Tag Archives: Existentialism

Biblical Literalism and Human Culture

Biblical literalism is very much related to what I see as a cultural literalism in my country.  Many conservative people, especially in Alabama at present moment, are seeing their world in such literal terms that they are oblivious to the long-term consequences of what they are doing.  Just as they approach Holy Writ only on the surface level, so they approach their daily life and the life of their community and nation only on a surface level.  They do not grasp the nuances of life and therefore the nuanced dimensions of life, unbeknownst to them, are grasping them firmly.  One might say their individual, as well as the collective unconscious exerts inordinate influence on them.

Our need to conceptualize our experience with God parallels are experience of having been conceptualized ourselves.  We first lived as an awareness, an amorphous Presence ready to soak up this substantial world and thus form an ego identity.  This state of “awareness” was what the Buddhists call the “world of 10,000 things” which is a metaphor for “a world of everything,” of undifferentiated wholeness.  The Biblical fall is the experience of being reduced to the conceptual…a thing among other things…which then reduced our Creator Him/Herself to a concept, a thing.

Spiritual teachings of all stripe are intended to facilitate an escape from bondage to this “letter of the law.”  But gaining this freedom…or even tippy-toeing near its periphery…requires an awareness of the predicament which is a profoundly existential phenomenon.  This awareness is not cognitive, though cognition is involved…somewhat…and is greatly influenced by the experience.  This experience takes place deep in the heart, in the unconscious, that, “foul rag-and-bone shop of the heart.”

Understanding this phenomenon can be transformative.  One could even say it can be, “being born again.”  Grasping this dimension of life changes our relationship with our self, with others, and with our world.  We begin to see and understand ourselves as related to all “things”, to be part and parcel of this cosmos, even part of what some describe as, “the Cosmic Christ.”  But this experience is inherently threatening to the rugged individualism of our culture which instills within us the notion, “I am the captain of my ship, the master of my soul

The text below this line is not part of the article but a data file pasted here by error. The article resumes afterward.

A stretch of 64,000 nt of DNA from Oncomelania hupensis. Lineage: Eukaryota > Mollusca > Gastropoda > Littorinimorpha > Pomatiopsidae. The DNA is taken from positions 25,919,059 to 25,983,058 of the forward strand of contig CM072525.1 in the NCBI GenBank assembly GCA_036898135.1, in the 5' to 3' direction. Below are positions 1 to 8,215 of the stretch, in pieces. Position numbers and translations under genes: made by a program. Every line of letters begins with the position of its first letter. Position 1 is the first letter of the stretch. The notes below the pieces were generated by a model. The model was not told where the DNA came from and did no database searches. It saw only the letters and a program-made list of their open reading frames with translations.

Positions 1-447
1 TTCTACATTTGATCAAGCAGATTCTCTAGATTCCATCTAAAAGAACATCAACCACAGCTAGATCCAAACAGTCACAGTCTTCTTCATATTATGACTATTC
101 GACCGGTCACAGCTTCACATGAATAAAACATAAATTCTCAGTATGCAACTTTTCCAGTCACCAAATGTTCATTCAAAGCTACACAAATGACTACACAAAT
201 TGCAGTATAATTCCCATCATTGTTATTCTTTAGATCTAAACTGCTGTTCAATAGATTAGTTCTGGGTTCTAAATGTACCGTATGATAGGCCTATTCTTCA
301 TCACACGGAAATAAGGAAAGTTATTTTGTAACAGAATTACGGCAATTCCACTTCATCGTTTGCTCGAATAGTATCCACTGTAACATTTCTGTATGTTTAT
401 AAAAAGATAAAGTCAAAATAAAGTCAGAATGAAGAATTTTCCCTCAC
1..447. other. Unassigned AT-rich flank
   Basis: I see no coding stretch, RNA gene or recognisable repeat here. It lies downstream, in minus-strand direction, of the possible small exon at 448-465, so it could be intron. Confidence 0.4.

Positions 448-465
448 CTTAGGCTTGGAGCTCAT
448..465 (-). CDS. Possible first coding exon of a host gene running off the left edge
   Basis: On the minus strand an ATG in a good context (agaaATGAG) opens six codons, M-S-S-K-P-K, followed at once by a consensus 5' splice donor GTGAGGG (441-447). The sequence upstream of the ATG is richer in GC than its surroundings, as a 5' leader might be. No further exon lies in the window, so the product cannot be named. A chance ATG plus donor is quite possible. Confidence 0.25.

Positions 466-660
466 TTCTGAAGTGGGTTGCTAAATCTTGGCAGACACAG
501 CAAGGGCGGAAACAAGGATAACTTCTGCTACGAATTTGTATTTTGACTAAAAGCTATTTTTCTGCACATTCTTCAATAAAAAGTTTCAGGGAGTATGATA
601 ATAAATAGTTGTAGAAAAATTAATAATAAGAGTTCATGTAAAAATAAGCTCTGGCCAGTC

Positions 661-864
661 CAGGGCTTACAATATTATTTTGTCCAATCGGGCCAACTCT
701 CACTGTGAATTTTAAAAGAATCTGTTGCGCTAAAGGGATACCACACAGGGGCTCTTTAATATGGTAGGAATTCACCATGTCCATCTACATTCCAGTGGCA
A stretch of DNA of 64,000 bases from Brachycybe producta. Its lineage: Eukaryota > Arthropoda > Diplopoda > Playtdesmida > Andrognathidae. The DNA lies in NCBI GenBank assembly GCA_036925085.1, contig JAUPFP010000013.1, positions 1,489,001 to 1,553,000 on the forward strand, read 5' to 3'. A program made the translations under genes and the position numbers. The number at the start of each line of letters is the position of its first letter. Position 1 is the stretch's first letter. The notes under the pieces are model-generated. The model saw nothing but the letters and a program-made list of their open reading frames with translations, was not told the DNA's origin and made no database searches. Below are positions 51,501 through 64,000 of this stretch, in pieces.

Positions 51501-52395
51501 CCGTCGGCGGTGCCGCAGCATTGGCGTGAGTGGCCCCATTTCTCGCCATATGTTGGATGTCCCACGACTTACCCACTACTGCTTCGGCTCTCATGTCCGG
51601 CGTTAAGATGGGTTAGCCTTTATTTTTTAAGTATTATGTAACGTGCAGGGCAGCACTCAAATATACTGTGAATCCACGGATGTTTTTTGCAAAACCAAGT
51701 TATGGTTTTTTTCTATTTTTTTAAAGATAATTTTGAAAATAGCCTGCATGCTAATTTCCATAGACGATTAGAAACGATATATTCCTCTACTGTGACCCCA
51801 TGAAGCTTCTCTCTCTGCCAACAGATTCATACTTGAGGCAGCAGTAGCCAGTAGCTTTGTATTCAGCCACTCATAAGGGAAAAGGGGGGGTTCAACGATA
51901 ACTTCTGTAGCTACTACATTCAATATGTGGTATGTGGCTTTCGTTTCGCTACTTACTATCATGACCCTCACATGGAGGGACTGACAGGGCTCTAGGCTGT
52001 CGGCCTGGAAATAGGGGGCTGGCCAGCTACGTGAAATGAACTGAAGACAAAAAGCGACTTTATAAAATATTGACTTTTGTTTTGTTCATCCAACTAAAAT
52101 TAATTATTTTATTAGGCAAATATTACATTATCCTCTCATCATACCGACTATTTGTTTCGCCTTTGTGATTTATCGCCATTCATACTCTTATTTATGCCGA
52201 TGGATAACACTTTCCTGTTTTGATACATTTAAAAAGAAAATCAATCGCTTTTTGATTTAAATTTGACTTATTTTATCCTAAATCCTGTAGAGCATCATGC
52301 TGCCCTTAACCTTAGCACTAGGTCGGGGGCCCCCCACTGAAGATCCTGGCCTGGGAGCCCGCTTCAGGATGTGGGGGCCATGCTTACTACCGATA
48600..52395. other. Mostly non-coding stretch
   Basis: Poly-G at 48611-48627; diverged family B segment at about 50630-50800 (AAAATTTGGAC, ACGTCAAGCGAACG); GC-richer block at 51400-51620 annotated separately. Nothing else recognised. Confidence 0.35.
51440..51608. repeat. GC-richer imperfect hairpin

Yes, we are individuals but our individuality has value only in the context of our unity with all things.  This experience of the Great Round often comes to us first as the feeling of an impending threat to our sense of being a separate and distinct individual.  This threat is that of impending doom, of fragmentation or dissolution of the ego, which is actually merely the ego having its tyranny loosened and learning to live in harmony with the body and the rest of the world.

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Paul Tillich’s View of God as “The Ground of Being”

Paul Tillich has been one of the pivotal figures in my spiritual and intellectual life.  He introduced me to meaningful concepts like God as “the Ground of Being,” and “The Wholly Other,” and the notion I’d like to kick arounds today, “God as the unifying Ground”.  In the lengthy quotation provided below, gleaned from a Paul Tillich Facebook page, Tillich’s teachings present sin as estrangement from God, as a separation from God as “the Unifying Ground of Being.”  The unified state that he describes is what I often describe as “the unity of all things” before “the fall” occurred in the Garden of Eden when Adam ate of “the fruit of the knowledge of good and evil.”  When Adam took that bite of the apple from that famous seductress Eve (wink, wink) mankind fell from this unified state into the bifurcated world of object separateness where good and evil, male and female, us and them, subject and object, et al were separate.  It is the hunger to return to this state of Grace that has driven mankind since, producing religion, art, and the whole of culture, including…alas and alack…consumerism, addiction, and the arms race!  This hunger, until it is satisfied by the “Unconditional Positive Regard” (see psychologist Carl Rogers) that Christians know as the Grace of God, humankind is fated to fill it up with “stuff” which will only fade away.  The Christian tradition teaches that Jesus Christ, with the Holy Spirit, can fill that emptiness and alleviate that hunger though I aver not in the way that historic Christianity of the past few centuries has taught us.  For the past few centuries has witnessed the objectification of mankind via the philosophy of Descartes (“I think, therefore I am”) and the poison of capitalism which turned us into “things” and crusted over our hearts with that cursed tendency to “thingify” everything we touch, including God.